1. Roland Woolson – Monmouth County, N.J.

 

Men’s 60-64

  1. John Skudin – Long Beach, N.Y.

 

Men’s 65-69

  1. Eldin Onsgard – LA County Surf Life Saving Assoc., Calif.

 

Men’s 70+

  1. Joel Gitelson – LA County Surf Life Saving Assoc., Calif.

 

AMERICAN IRONWOMAN: Competitors cover a 950-meter (approx.) course that includes a swim leg, a board leg, and a beach sprint finish. SWIM clockwise around the two center swim flag buoys (red to green/yellow). Competitors will BOARD paddle clockwise around the swim flag buoys and the black/white buoys. The start will be at the left end of the course facing down the beach. The competitors will RUN down the beach 100 meters to a flag in the middle of the course. After rounding the center flag, the competitors enter the water for the swim.

 

Women’s 30-34

  1. Tiffany LaCasse-Johnson – Palm Beach County, Fla.

 

Women’s 40-44

  1. Jennifer Noonan – Fort Lauderdale Ocean Rescue, Fla.

 

Women’s 45-49

  1. Sherri Griffith – Boca Raton, Fla.

 

Women’s 50-54

  1. Chris Linkletter – LA County Surf Life Saving Assoc., Calif.

 

Women’s 55-59

  1. Janet Carbin – Monmouth County, N.J.

 

Hosted by the Virginia Beach Lifeguard Association in conjunction with the city of Virginia Beach, the Jersey Mike’s USLA National Lifeguard Championships continue Friday at 8 a.m. ET between 27th and 30th street on the Virginia Beach oceanfront.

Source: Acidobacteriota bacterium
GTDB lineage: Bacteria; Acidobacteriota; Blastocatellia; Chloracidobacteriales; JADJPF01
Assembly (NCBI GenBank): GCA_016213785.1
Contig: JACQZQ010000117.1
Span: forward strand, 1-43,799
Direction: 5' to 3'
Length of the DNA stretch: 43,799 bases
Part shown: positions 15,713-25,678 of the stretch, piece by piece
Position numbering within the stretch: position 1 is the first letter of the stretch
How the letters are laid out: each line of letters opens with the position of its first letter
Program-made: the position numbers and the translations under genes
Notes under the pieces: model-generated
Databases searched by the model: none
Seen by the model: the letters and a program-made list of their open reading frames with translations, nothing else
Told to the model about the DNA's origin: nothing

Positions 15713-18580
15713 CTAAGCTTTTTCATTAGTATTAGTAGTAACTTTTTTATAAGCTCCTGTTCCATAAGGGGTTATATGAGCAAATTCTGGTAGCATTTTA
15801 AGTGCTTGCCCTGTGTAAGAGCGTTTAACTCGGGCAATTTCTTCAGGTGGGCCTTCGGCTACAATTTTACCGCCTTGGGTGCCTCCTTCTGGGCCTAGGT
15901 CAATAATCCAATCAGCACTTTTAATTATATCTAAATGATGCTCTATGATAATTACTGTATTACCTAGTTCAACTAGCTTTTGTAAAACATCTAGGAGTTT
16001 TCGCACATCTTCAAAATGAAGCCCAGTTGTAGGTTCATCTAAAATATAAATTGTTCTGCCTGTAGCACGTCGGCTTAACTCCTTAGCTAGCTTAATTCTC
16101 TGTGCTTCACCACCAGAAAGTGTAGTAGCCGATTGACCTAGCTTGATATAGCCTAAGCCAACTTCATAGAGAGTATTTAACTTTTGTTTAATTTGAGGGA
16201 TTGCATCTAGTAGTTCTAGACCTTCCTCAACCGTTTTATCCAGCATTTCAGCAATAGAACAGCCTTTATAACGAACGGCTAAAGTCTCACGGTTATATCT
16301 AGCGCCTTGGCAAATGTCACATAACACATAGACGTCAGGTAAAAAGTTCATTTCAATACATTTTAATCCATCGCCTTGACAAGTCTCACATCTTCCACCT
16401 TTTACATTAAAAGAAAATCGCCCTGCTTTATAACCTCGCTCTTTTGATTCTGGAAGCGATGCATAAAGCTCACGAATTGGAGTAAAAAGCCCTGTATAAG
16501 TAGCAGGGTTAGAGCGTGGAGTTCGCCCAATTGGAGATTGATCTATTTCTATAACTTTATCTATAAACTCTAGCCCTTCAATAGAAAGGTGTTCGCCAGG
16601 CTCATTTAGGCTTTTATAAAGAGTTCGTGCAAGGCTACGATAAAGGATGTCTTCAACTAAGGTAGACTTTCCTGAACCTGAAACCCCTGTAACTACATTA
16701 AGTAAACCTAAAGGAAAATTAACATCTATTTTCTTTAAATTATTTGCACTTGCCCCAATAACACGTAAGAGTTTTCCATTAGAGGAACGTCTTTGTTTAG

From Thursday to Saturday, professional lifeguards from a number of USLA chapters across the country will compete for individual and team honors in water and beach course events that challenge their lifesaving skills including surf swims, beach runs, paddleboard races, landline rescue relays, a taplin relay, board rescue races, beach flags, and Ironman and Ironwoman races.

 

Admission to the USLA National Lifeguard Championships in Virginia Beach is free of charge.

 

For more information on the USLA National Lifeguard Championships and full results from today’s National Lifeguard Championships, visit www.usla.org/nationals.

About USLA

The United States Lifesaving Association is America’s nonprofit professional association of beach lifeguards and open water rescuers. USLA works to reduce the incidence of death and injury in the aquatic environment through public education, national lifeguard standards, training programs, promotion of high levels of lifeguard readiness, and other means. Lifeguard competition in the U.S. owes its heritage to the Surf Lifesaving competitions in Australia. The first National Lifeguard Competition under the USLA banner was held in San Diego in August of 1980, bringing members of the various chapters from around the nation to compete.  There are now more than 100 chapters of USLA, each affiliated with local lifesaving services and beach patrols, and composed of employees of these organizations. For more information, please visit www.uslanationals.org.

Swim news courtesy of USLA.

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About Gold Medal Mel Stewart

Gold Medal Mel Stewart

MEL STEWART Jr., aka Gold Medal Mel, won three Olympic medals at the 1992 Olympic Games. Mel's best event was the 200 butterfly. He is a former World, American, and NCAA Record holder in the 200 butterfly. As a writer/producer and sports columnist, Mel has contributed to Yahoo Sports, Universal Sports, …